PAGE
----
Dyson agreed that a "killer application" or "Netscape moment" would be just as valid within the entrepreneurial space community.
"There's often something that catches the popular imagination," Dyson said. This can occur because of either public use or people seeing movie stars utilize it, as the characters did in "You've Got Mail" — the romantic comedy film released in 1998 that chronicled the spreading use of e-mail, she said.
In a similar vein, Dyson said that perhaps "viral videos" stemming from next year's flight to the International Space Station of Richard Garriott, a game developer and son of a former NASA astronaut, could boost public space travel interest. A viral video is video content that escalates in popularity through Internet e-mail messaging or media sharing Web sites.
Dyson also said having Virgin Galactic persuade some television show to have part of an episode in suborbital space also would stir popular imagination.
Alex Tai, chief operating officer of Virgin Galactic and chairman of the Washington-based Personal Spaceflight Federation, said a number of topics need to be addressed in the next year or so to get the industry adequately prepared for the first commercial suborbital space tourism flights.
The membership of the Personal Spaceflight Federation includes operators of spaceships, spaceports and orbital spaceflight facilities. The group was organized to promote the development of commercial human spaceflight, pursue ever-higher levels of safety, and share best practices and expertise throughout the industry.
The topics the organization intends to address include legislative, regulatory and insurance issues — particularly third-party liability and insurance for the pilots and passengers of commercial spaceships, Tai told Space News in an Oct. 28 interview.
Over the next year in particular, Tai said, the Personal Spaceflight Federation intends to build upon the Commercial Space Launch Amendments Act of 2004, the legislation that put the regulatory framework in place for commercial human spaceflight.
"We need to make sure, as we become smarter, we know what some of the issues are and how that legislation may or may not need to be changed" Tai said.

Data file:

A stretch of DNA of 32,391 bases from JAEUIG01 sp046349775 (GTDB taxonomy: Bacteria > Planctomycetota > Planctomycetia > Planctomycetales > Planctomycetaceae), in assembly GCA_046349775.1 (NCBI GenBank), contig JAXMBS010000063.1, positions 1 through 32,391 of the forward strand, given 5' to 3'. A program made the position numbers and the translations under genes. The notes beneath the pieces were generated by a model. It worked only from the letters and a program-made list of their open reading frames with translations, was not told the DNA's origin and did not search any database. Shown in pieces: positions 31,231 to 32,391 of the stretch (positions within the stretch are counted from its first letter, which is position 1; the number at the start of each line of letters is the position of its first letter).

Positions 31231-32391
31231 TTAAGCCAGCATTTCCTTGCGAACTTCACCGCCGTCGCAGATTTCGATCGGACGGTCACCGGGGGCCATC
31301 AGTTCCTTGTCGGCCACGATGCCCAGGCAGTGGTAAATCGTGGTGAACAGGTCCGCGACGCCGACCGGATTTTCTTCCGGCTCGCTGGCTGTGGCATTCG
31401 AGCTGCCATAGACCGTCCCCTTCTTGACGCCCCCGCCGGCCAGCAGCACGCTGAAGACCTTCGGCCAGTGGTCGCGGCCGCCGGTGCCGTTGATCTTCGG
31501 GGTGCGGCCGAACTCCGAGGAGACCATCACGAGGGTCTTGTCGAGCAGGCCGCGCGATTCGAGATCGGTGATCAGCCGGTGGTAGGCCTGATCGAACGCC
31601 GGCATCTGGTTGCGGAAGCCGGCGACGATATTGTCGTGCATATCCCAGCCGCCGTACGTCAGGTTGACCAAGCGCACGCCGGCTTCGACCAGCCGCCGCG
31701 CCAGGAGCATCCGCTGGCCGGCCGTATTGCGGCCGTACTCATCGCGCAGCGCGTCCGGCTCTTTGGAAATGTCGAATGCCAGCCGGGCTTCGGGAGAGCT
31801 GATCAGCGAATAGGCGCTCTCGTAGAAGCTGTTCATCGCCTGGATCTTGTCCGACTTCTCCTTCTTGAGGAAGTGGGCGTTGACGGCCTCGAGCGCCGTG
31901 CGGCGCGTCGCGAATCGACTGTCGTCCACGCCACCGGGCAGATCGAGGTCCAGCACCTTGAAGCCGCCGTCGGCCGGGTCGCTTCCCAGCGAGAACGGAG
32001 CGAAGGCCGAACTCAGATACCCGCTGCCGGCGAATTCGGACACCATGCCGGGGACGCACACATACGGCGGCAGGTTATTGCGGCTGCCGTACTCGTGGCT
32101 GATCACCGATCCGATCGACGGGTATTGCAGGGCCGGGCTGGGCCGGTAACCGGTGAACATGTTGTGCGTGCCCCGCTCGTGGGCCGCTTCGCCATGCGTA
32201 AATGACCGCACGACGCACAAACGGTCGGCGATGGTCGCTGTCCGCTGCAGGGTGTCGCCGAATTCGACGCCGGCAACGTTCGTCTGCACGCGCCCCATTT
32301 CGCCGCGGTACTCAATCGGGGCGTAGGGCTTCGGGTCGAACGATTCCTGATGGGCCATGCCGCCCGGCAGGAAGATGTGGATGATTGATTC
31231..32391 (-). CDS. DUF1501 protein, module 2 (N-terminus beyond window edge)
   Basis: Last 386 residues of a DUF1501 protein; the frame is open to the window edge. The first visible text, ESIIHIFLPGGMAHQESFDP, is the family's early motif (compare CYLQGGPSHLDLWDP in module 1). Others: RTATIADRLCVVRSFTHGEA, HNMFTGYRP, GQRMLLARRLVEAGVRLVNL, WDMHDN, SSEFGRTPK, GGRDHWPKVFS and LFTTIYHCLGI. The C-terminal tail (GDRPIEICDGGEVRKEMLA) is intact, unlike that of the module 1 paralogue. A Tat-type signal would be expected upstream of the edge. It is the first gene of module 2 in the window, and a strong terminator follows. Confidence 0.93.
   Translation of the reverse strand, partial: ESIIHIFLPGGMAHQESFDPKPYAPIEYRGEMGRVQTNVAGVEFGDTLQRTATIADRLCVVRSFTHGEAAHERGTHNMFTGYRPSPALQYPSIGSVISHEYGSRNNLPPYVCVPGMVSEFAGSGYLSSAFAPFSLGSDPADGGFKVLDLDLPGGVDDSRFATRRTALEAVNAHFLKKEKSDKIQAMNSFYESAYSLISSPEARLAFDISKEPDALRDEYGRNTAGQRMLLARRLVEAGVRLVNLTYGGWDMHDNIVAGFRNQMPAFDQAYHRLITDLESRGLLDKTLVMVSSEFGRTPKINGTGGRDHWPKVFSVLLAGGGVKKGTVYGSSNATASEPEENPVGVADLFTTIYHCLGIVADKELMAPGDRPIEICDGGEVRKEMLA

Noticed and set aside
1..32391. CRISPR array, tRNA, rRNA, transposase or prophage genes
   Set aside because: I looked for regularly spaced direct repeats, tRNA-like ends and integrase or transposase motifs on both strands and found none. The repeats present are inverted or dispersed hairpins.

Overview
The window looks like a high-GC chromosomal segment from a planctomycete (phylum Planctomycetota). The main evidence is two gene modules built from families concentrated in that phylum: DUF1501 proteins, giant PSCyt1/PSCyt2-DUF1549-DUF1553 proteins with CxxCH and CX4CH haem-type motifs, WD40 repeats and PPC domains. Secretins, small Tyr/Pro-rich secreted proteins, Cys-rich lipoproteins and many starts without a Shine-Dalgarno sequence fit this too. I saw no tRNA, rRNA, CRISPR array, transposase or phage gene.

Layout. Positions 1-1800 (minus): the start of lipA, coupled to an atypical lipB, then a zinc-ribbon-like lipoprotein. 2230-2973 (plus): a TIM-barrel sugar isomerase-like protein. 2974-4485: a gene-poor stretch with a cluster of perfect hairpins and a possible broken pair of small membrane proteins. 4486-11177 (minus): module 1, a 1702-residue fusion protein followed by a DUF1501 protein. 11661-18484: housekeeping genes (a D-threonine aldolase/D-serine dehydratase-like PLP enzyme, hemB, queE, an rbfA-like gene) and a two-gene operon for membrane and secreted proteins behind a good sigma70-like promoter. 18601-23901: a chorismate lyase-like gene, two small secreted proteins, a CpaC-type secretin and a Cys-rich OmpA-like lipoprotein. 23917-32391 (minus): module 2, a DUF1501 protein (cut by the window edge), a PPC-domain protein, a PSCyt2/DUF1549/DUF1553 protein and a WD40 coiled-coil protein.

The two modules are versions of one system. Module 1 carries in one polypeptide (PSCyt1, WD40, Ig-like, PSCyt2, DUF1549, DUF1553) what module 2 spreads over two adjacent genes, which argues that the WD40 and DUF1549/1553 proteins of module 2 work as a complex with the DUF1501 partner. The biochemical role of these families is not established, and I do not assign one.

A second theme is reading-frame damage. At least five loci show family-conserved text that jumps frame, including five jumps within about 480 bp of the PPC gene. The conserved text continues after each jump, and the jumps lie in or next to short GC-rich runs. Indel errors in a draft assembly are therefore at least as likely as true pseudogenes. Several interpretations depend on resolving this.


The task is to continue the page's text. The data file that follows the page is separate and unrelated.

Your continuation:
Virgin Galactic itself is continuing its work with Scaled Composites of Mojave, Calif., to design a huge carrier drop plane, the White Knight 2, and SpaceShipTwo, the suborbital craft that will transport paying passengers into suborbital space.
The July accident in Mojave that occurred during engine component testing for SpaceShipTwo was a setback that still needs to be fully analyzed, Tai said. "It will go to market when it's ready ... and not before," Tai said.
One of the big steps forward for Virgin Galactic this year, Tai said, was the contract the company signed in August with the National Aerospace Training and Research Center in Southampton, Pa., to provide training for Virgin Galactic's suborbital space travelers.
Making use of a high-tech centrifuge at the center, for example, customers can be taken on a simulated, but accurate, flight profile of a SpaceShipTwo suborbital hop, he said.
Tai said Virgin Galactic has collected $31 million in deposits from future suborbital space travelers. "One of the shocks," Tai noted, "is that a lot of people just want to go ... and they don't care what it's like. They'll go in a brown paper bag because they just want to go into space."
Nevertheless, he said the company is sensitive to passenger expectations about space travel and is paying close attention to detail about such things as the type of view of the Earth passengers will have from suborbital altitude and making sure hotel accommodations for flight training are top-notch.